Long-term consequences of child maltreatment include an association with substantially lower educational achievement than peers with no maltreatment record, increased risk of behaviour problems in children, depression in adolescence and adulthood and what can be a very high risk of attempted suicide for young people in their late twenties. Several studies point to an association between child maltreatment and obesity in adulthood, child sexual abuse and adolescent eating disorders, and increased rates of teenage pregnancy. Abused and neglected children are also at increased risk of criminal activity in adolescence and adulthood.

Recognition and response

Direct evidence that health and education professionals under-report suspected cases of child maltreatment comes from a growing number of studies.

Nurses and doctors

Medical professionals account for a small proportion of reports to child-protection agencies (8.4% in a 2006 US study), but are most likely to be responsible for reporting severe physical abuse that has resulted in injuries or symptoms.

One study of 434 doctors dealing with injured children found that while they had some suspicion that about 10% of 15,000 injury visits attended were caused by child abuse, doctors reported only 6% of these suspicious injuries to child-protection services. Factors affecting reporting included doctors’ expectations that involving child-protection services might produce negative patient outcomes and concerns that reporting would damage the doctor’s relationship with the family.

Research also suggests that maltreatment is under-recognised in children presenting with mental-health problems and that professionals need to consider and, if necessary, report maltreatment when assessing a child’s mental health.


School professionals contribute most reports to child protection agencies (16.5% of reports in an 2006 US study), but are also responsible for failing to report most cases.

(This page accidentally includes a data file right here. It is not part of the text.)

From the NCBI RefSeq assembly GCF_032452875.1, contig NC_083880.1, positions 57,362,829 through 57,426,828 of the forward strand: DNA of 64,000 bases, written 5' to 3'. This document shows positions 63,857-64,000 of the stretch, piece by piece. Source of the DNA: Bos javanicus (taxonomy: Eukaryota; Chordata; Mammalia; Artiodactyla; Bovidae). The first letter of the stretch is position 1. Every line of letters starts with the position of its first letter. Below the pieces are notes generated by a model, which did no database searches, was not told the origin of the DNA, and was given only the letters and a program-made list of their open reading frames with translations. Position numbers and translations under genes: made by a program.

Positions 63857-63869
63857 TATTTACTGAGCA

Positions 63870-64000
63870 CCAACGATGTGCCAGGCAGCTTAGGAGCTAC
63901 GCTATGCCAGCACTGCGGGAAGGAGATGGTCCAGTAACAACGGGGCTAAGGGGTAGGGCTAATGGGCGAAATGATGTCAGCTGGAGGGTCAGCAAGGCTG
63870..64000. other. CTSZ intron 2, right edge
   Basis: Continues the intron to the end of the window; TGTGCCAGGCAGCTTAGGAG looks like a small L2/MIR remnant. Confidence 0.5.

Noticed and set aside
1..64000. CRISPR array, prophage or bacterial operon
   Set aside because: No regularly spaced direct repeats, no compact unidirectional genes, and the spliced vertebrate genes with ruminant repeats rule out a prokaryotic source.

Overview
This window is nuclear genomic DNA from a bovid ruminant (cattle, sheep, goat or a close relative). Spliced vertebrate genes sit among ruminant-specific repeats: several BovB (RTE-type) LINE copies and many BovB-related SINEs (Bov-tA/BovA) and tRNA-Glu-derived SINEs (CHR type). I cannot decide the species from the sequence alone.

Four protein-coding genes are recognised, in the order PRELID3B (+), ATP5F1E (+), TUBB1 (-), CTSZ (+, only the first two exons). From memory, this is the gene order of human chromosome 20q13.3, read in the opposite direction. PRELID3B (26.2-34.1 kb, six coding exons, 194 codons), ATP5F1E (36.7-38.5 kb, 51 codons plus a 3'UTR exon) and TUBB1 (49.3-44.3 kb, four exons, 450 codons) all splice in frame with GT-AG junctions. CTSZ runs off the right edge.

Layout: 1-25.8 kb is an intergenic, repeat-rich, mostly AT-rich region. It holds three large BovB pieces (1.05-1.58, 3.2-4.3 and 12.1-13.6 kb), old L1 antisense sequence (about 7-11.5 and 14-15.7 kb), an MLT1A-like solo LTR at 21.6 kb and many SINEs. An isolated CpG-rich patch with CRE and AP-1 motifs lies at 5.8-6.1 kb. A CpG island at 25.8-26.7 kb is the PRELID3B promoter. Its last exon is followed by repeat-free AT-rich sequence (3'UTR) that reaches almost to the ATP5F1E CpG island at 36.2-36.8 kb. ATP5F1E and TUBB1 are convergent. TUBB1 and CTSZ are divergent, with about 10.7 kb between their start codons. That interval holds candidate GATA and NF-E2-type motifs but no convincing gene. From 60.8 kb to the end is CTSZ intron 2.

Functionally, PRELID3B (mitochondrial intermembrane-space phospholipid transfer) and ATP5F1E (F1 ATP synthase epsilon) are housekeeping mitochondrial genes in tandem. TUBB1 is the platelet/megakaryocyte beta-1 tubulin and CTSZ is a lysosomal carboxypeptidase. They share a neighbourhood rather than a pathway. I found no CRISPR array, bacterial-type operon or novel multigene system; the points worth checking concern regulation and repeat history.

Studies from Sweden and the US showed that only 30-37% of cases of child maltreatment known to school staff were formally reported. Reasons for under-reporting include inadequate training, lack of awareness of procedures, uncertainty about what constitutes reasonable grounds for suspicion, teachers’ fears about damaging relationships with child and parents, lack of support from colleagues for making allegations, and judgments about the likely benefits of reporting.

In interviews with staff in 43 schools in the UK, lack of access to qualified social workers to discuss cases, insufficient feedback, and concern about the ability of children’s departments to offer support, all contributed to under-reporting.

There is a lack of evidence about whether education programmes for children in schools (which are the main approach to preventing sexual abuse) reduce occurrence of child abuse.

Social care staff

In adult social care, the strong associations between child maltreatment and parental mental-health conditions or substance misuse underline the need for professionals to consider the welfare of their children.

The recognition and reporting of domestic violence also presents opportunities to identify maltreated children, although in the US and Australia increased police referrals to child-protection services arising out of domestic violence cases led to services becoming overwhelmed.


There is little evidence that interventions can reduce maltreatment even in terms of objective measures such as fewer children presenting at hospitals with injuries.